Perhaps this comes with the end of the Bush Administration and their disrespect for the Constitution, but any good news about the NYPD is welcome. The memo from the top of New York City's police force is that they will stop videotaping protesters for the sake of documentation. For far too long after September 11th, our Constitutional right to have freedom of assembly was infringed upon and suppressed. Now we might be seeing brighter days ahead.
Paul Browne is either an idiot or a liar, because surveillance of political protests is exactly what the NYPD was engaged in. Browne and his superiors may not hold high regard for the Bill of Rights, but it is a great day for those that do. Putting pressure on the NYPD for their un-Constitutional behavior is finally at an end. Of course, I fully expect the Police Department to find other ways of intimidating citizens (such as billy-clubbing bicyclists) who want to take to the streets to protest, so in no way is the battle between the NYPD and activists over.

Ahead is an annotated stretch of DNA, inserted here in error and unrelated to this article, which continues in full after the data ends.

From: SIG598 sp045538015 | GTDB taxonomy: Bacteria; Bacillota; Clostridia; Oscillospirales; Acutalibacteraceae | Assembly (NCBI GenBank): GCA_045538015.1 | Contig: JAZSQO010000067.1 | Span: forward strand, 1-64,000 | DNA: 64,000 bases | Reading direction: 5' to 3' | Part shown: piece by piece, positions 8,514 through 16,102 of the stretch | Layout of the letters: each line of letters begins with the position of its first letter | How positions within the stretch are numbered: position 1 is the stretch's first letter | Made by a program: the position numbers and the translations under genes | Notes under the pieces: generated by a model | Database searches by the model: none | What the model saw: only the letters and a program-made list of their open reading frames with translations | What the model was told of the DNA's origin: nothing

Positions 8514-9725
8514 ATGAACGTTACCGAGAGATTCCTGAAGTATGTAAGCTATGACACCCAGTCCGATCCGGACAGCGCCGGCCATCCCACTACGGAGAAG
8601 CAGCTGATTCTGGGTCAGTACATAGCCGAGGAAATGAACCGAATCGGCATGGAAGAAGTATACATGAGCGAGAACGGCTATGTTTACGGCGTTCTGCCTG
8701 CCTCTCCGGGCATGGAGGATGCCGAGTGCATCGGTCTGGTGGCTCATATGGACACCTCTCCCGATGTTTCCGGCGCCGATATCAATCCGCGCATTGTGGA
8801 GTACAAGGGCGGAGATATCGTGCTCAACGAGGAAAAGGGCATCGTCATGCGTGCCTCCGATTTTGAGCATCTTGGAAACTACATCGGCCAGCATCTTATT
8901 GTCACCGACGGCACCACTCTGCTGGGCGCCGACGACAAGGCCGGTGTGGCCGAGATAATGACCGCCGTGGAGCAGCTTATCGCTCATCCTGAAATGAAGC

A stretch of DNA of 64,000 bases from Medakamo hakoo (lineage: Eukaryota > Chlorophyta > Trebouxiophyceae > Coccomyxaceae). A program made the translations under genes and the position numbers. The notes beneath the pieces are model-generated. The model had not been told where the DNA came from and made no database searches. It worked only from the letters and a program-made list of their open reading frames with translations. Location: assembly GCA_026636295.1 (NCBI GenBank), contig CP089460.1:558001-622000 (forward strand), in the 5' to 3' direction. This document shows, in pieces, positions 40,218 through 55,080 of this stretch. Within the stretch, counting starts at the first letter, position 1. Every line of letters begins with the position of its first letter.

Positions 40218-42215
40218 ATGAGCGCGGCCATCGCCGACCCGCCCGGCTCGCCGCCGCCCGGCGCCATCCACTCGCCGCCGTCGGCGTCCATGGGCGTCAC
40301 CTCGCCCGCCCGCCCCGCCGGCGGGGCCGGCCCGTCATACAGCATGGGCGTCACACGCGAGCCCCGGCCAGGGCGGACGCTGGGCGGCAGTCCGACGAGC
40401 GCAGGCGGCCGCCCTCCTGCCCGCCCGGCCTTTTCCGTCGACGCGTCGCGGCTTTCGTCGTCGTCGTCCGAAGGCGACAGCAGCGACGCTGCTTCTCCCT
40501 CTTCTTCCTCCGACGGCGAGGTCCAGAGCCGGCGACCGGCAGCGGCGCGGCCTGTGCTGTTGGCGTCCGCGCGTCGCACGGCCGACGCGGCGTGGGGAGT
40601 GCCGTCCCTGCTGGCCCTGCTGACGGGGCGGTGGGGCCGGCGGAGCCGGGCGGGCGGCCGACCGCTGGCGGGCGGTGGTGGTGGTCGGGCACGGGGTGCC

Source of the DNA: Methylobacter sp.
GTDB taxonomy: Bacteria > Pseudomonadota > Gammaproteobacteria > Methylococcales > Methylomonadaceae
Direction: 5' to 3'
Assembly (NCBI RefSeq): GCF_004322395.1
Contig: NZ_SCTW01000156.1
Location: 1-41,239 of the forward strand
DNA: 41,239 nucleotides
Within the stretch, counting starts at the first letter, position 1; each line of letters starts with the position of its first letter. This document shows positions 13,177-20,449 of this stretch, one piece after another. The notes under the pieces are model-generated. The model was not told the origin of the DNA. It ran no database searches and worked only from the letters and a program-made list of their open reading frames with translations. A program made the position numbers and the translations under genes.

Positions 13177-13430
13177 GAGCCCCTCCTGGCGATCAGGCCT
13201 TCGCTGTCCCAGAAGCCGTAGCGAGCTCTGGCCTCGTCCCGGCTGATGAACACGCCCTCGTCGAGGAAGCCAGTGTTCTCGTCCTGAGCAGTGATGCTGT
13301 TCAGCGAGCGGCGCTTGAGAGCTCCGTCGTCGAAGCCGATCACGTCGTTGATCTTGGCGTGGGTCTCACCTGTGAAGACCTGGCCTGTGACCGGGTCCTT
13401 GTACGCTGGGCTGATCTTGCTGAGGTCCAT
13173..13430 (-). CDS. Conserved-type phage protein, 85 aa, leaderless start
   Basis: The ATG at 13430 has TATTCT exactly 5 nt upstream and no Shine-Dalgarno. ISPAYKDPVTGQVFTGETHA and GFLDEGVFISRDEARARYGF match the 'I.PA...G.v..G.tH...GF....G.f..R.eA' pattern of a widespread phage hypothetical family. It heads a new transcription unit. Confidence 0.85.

The New York Police Department has stopped videotaping demonstrators at protests, ending a practice it had been trying to formalize since the 2004 Republican National Convention in Manhattan.
The decision was hailed by lawyers involved in the case as a victory for activist groups and New Yorkers who feel strongly about their right to protest without fear of winding up in a police dossier.
The NYPD, however, said it was never in the business of spying. "There was no political surveillance," says Deputy Commissioner Paul Browne.
The development is the latest in the decades-old Handschu case, a 1971 class action lawsuit that resulted in guidelines prohibiting police from investigating political groups unless a crime is happening or is about to happen.